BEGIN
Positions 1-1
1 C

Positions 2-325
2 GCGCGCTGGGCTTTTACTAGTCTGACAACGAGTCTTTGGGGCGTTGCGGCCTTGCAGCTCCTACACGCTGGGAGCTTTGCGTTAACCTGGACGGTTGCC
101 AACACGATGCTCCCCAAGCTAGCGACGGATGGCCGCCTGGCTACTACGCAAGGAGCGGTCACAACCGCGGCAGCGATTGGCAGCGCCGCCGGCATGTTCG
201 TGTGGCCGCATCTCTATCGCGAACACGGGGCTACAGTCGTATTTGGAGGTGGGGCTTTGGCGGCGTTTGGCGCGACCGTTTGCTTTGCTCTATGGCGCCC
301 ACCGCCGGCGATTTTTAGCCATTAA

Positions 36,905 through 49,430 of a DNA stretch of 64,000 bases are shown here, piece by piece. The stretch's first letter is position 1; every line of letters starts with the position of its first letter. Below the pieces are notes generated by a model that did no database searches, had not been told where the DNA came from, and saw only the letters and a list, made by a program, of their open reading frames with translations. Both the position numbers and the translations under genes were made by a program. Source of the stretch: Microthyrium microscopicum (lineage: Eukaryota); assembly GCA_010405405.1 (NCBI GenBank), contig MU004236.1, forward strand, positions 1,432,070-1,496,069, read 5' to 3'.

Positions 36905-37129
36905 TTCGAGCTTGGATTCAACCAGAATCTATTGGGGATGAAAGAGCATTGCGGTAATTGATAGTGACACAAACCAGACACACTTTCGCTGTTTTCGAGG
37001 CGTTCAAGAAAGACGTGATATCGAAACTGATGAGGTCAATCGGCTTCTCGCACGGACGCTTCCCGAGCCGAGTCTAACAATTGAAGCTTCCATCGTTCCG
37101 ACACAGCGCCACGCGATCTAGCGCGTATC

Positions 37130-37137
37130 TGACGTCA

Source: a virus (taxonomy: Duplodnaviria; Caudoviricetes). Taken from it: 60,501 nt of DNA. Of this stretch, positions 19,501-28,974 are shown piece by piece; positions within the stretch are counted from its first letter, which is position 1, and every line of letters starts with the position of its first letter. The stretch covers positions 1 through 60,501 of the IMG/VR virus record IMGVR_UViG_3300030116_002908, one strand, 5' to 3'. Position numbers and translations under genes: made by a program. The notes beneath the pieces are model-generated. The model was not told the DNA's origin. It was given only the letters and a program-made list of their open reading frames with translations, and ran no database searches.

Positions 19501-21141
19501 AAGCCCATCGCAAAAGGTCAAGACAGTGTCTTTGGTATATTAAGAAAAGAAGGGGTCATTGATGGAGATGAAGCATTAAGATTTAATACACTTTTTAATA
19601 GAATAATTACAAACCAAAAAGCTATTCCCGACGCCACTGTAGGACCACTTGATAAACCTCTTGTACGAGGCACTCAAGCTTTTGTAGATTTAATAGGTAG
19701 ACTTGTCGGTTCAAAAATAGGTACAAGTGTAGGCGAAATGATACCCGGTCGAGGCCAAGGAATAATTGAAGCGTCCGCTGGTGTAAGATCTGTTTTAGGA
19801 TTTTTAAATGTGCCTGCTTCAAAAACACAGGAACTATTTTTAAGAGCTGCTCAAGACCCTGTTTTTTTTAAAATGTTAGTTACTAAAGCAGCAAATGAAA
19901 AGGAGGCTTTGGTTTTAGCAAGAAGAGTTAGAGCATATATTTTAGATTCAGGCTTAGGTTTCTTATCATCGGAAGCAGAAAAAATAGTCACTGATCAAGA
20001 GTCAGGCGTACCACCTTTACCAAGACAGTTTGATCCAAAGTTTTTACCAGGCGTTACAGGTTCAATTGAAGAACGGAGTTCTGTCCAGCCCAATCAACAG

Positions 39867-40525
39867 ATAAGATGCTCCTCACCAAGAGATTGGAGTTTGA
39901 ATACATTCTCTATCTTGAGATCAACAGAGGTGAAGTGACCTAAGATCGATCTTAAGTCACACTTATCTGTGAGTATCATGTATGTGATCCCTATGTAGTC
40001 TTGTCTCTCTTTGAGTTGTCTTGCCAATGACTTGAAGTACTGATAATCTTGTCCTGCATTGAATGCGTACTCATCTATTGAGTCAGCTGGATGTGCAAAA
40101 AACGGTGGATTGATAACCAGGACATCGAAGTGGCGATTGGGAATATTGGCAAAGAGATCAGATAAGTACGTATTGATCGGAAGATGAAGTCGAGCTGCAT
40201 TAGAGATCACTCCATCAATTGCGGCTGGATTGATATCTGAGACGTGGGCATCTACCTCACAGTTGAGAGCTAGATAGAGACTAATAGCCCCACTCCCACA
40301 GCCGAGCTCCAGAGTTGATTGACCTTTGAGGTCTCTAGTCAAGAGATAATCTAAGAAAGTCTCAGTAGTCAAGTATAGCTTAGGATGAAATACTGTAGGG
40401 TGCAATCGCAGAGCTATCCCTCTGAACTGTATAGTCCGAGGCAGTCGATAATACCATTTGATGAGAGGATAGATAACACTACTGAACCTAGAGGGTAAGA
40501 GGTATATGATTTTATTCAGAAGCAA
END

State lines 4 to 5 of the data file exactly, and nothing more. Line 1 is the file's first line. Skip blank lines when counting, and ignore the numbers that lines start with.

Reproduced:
2 GCGCGCTGGGCTTTTACTAGTCTGACAACGAGTCTTTGGGGCGTTGCGGCCTTGCAGCTCCTACACGCTGGGAGCTTTGCGTTAACCTGGACGGTTGCC
101 AACACGATGCTCCCCAAGCTAGCGACGGATGGCCGCCTGGCTACTACGCAAGGAGCGGTCACAACCGCGGCAGCGATTGGCAGCGCCGCCGGCATGTTCG